The U.S. Supreme Court returned Yovino v. Rizo, which had been decided in part by the late judge Stephen Reinhardt’s vote, to the Court of Appeals for the 9th Circuit. (Ricky Carioti/The Washington Post)

“Federal judges are appointed for life, not for eternity,” the Supreme Court concluded Monday, saying the late judge Stephen Reinhardt’s vote should not have been counted in a decision issued after his death.

In an unsigned opinion, the justices sent back a decision of the U.S. Court of Appeals for the 9th Circuit that found a practice of the Fresno County Office of Education violated the Equal Pay Act of 1963.

Reinhardt died March 29, 2018, but the 9th Circuit counted his vote after that. He was listed as the author of an en banc decision — one made by a majority of the full court — 11 days later.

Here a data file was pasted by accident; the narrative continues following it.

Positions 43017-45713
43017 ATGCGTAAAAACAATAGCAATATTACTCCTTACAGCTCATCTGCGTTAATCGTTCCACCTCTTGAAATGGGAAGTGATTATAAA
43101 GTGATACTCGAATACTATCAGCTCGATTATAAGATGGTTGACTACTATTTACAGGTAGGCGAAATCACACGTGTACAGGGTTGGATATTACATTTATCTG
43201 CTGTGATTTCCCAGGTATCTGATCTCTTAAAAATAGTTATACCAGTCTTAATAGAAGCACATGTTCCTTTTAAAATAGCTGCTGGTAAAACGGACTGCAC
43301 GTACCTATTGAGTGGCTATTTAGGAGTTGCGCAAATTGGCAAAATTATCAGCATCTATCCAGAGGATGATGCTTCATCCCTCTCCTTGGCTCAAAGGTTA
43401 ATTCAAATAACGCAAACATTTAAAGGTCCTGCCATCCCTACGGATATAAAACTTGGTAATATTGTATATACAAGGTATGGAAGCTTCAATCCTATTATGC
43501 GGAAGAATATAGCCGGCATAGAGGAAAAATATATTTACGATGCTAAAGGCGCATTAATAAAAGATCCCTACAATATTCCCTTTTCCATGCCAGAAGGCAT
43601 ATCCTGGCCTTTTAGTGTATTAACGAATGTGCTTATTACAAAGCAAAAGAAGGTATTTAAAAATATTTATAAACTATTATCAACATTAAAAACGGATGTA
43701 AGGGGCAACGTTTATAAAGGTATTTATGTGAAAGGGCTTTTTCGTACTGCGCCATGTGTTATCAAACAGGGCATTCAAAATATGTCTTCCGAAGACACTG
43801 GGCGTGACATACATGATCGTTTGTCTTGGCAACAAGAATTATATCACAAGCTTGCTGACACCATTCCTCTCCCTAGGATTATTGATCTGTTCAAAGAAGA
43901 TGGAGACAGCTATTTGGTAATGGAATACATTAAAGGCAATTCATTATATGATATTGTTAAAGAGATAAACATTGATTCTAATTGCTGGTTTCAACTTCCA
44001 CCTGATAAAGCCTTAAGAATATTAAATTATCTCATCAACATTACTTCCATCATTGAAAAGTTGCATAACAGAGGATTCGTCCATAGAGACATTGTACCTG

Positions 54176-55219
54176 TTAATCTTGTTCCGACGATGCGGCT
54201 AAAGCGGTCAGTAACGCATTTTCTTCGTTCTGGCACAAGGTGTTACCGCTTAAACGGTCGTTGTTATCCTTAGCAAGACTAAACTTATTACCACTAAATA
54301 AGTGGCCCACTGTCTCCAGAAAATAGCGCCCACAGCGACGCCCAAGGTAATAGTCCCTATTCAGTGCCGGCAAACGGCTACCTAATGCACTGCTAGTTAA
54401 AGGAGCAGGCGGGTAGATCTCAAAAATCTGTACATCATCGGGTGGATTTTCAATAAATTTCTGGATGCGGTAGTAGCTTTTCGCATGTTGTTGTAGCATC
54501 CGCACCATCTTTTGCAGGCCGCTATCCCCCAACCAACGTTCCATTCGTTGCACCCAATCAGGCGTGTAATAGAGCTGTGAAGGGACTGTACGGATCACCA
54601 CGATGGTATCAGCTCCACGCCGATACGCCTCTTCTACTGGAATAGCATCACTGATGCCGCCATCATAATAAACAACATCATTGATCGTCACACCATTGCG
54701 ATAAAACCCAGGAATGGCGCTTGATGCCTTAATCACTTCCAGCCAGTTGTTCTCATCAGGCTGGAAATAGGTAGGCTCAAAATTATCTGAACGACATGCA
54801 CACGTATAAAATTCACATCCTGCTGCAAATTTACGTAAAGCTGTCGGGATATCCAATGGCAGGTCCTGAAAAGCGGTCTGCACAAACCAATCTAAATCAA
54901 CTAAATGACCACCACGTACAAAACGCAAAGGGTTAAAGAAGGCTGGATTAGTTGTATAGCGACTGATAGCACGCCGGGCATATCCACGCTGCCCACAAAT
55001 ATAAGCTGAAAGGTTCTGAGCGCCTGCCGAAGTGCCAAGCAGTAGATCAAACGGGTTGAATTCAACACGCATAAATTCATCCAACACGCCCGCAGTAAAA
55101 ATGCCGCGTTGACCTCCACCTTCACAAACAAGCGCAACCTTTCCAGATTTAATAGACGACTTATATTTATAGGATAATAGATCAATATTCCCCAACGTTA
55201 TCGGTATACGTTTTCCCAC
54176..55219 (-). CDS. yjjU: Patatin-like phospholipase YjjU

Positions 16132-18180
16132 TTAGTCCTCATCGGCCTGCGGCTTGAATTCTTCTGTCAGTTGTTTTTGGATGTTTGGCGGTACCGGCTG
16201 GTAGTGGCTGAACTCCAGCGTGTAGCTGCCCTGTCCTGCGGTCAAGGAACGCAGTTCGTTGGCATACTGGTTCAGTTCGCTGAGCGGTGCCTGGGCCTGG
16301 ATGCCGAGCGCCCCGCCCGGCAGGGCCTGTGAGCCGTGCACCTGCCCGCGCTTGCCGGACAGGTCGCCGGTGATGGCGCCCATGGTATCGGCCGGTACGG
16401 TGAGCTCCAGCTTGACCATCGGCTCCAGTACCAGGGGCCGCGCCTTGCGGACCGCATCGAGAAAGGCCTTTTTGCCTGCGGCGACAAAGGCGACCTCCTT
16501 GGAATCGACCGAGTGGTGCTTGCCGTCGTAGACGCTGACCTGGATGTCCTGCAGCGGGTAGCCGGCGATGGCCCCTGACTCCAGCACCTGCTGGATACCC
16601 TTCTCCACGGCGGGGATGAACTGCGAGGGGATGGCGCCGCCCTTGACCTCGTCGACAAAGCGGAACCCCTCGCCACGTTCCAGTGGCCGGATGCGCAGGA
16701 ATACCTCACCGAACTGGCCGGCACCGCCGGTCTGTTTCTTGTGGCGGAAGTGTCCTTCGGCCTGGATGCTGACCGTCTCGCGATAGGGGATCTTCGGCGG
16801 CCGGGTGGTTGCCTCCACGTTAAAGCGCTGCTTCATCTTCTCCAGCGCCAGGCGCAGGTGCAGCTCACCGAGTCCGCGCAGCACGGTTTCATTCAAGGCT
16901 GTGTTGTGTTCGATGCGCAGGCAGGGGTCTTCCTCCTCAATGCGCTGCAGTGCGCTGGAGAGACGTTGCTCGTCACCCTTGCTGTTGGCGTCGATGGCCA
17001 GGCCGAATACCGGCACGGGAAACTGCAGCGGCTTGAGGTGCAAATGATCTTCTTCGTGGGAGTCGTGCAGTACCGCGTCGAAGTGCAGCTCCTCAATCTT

“Without Judge Reinhardt’s vote, the opinion attributed to him would have been approved by only 5 of the 10 members of the en banc panel who were still living when the decision was filed,” the opinion stated. “Although the other five living judges concurred in the judgment, they did so for different reasons. The upshot is that Judge Reinhardt’s vote made a difference.”

The court decided that was unlawful.

“That practice effectively allowed a deceased judge to exercise the judicial power of the United States after his death,” the opinion said. “But federal judges are appointed for life, not for eternity.”

Because the opinion is unsigned, lost perhaps for eternity will be the identity of the justice who penned that line. But it was not Justice Sonia Sotomayor, who noted that she “concurs in the judgment.”

The case, Yovino v. Rizo, returns to the 9th Circuit.